A testimony from a former teacher of Salugpungan School also verified the allegation.
Atillo said they will temporarily revoke the schools’ permission to operate while investigations on the report is on-going. “We would like to give them the democratic process of due process,” he said.
Deped XI already received reports about schools teaching ideologies of the New People’s Army rebels.
Meanwhile, Deped is prepared to assist the Lumad students and teachers affected by the suspension.—AAC (with reports from Janice Ingente)
by Robie de Guzman | Posted on Tuesday, July 9th, 2019
MANILA, Philippines – The skies are gloomy and the rains are pouring heavily.
Ferocious winds are whipping the trees, rushing waters are logging the streets.
Students and parents are both wondering: Is it safe to go out for school?
Others also look out the window and think: Is the weather stormy enough for a class suspension?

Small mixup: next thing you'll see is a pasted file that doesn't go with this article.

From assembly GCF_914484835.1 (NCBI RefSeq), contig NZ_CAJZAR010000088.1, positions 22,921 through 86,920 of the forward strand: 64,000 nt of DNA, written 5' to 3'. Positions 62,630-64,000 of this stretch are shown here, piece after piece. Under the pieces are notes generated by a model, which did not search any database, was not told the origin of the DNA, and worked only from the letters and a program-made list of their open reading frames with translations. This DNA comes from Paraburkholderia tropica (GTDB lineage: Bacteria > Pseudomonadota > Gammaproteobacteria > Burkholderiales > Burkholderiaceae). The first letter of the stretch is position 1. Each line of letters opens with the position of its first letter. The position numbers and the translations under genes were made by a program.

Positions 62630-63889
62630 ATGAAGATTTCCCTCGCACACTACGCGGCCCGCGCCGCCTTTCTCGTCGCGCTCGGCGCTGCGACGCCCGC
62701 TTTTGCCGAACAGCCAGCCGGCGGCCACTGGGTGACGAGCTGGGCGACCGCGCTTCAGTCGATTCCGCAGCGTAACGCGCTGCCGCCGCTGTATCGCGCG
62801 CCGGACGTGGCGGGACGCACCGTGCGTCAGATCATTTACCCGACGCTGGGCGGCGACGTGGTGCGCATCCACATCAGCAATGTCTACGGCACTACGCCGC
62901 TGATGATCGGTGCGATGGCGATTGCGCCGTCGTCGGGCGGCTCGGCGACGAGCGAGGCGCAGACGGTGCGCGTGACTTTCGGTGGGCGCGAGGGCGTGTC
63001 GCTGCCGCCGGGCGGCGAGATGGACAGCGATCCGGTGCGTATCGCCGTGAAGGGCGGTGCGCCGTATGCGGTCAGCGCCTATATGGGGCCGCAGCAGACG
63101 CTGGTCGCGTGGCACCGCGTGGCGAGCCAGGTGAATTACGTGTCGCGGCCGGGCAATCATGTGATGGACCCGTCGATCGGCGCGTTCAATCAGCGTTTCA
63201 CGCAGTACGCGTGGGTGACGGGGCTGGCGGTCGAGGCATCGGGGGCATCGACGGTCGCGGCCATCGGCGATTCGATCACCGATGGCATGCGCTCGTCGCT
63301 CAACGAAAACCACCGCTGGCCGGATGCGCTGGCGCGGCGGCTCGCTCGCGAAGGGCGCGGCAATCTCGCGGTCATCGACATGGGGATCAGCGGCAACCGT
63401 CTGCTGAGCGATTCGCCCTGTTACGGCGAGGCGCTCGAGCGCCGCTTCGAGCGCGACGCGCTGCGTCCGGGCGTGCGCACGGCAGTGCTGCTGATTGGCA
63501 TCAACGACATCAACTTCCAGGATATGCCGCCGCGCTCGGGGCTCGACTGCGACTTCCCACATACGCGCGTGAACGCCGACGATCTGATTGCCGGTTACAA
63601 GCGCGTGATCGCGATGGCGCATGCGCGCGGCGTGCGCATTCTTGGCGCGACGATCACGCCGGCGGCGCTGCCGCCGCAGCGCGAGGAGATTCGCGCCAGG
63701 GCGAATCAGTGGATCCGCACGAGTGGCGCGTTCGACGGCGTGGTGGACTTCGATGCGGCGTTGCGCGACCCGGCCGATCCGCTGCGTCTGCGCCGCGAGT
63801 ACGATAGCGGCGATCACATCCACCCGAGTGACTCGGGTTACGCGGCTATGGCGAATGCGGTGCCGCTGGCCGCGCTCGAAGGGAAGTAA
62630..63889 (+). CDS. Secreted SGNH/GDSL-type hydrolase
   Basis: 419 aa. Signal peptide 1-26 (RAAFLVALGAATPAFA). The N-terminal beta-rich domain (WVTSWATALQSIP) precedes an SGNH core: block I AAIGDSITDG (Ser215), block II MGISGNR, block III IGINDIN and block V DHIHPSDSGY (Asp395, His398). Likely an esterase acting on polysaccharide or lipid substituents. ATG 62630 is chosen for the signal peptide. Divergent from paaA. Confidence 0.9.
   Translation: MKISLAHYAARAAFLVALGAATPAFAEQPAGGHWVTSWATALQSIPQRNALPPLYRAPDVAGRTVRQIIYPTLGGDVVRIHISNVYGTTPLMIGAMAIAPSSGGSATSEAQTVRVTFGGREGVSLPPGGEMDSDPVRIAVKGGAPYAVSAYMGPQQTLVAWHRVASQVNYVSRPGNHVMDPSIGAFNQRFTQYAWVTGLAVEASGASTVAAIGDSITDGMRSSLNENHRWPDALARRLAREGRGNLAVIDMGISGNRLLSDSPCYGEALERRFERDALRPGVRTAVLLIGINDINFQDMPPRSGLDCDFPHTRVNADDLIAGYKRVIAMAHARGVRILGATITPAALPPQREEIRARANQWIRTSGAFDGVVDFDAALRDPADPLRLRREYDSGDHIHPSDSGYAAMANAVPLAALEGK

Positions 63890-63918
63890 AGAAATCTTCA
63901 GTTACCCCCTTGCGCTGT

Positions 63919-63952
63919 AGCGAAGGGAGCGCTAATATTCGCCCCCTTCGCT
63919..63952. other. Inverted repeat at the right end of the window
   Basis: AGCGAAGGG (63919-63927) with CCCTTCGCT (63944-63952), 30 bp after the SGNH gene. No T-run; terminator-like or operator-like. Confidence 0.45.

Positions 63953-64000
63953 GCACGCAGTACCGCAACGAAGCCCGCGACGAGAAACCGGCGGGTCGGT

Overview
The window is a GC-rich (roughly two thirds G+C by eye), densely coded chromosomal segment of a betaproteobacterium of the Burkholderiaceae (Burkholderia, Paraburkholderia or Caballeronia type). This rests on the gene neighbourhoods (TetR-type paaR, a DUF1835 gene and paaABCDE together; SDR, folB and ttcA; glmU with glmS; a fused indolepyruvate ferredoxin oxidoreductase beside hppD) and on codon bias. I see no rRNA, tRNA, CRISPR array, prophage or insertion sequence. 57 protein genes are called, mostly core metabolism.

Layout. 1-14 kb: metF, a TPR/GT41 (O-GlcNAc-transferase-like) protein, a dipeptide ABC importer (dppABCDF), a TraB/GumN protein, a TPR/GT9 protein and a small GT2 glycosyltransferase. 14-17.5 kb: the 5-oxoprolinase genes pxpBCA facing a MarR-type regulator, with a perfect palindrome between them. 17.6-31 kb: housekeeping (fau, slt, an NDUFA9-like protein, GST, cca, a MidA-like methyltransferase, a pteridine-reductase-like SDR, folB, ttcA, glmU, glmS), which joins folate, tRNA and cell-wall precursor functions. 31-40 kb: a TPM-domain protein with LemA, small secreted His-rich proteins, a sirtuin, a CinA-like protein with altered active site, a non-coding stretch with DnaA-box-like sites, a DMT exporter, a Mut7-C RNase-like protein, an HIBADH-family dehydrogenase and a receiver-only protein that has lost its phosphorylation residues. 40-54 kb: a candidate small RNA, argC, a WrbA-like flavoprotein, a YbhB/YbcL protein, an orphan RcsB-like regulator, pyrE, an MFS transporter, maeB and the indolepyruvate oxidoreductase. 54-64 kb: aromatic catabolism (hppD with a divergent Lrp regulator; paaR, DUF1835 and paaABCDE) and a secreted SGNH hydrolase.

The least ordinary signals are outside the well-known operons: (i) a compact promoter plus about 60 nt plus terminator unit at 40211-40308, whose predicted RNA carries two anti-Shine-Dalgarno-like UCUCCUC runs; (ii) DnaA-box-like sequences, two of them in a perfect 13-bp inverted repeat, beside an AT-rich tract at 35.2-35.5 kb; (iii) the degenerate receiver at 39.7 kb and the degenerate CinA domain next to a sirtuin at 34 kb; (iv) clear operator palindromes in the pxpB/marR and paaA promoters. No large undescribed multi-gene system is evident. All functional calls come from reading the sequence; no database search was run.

But who has the last say on class suspension? Local officials? The national government or the school’s administration?
According to the Executive Order No. 66 series of 2012 issued by the Department of Education (DepEd), the cancellation of classes will depend on the tropical cyclone warning signal number raised by the Philippine Atmospheric, Geophysical and Astronomical Services Administration (Pagasa).
During Signal number one, preschool and kindergarten classes in affected areas will be automatically suspended.
For signal number two, kindergarten, elementary and high school classes will be canceled.
When signal number three or higher is raised by Pagasa, classes at pre-school, elementary, secondary, and tertiary levels, in affected areas, including graduate school, as well as work in all government offices, shall be automatically canceled or suspended.
Suspension of classes the following day will depend on the signal number declared at 10 p.m. and 4:30 a.m.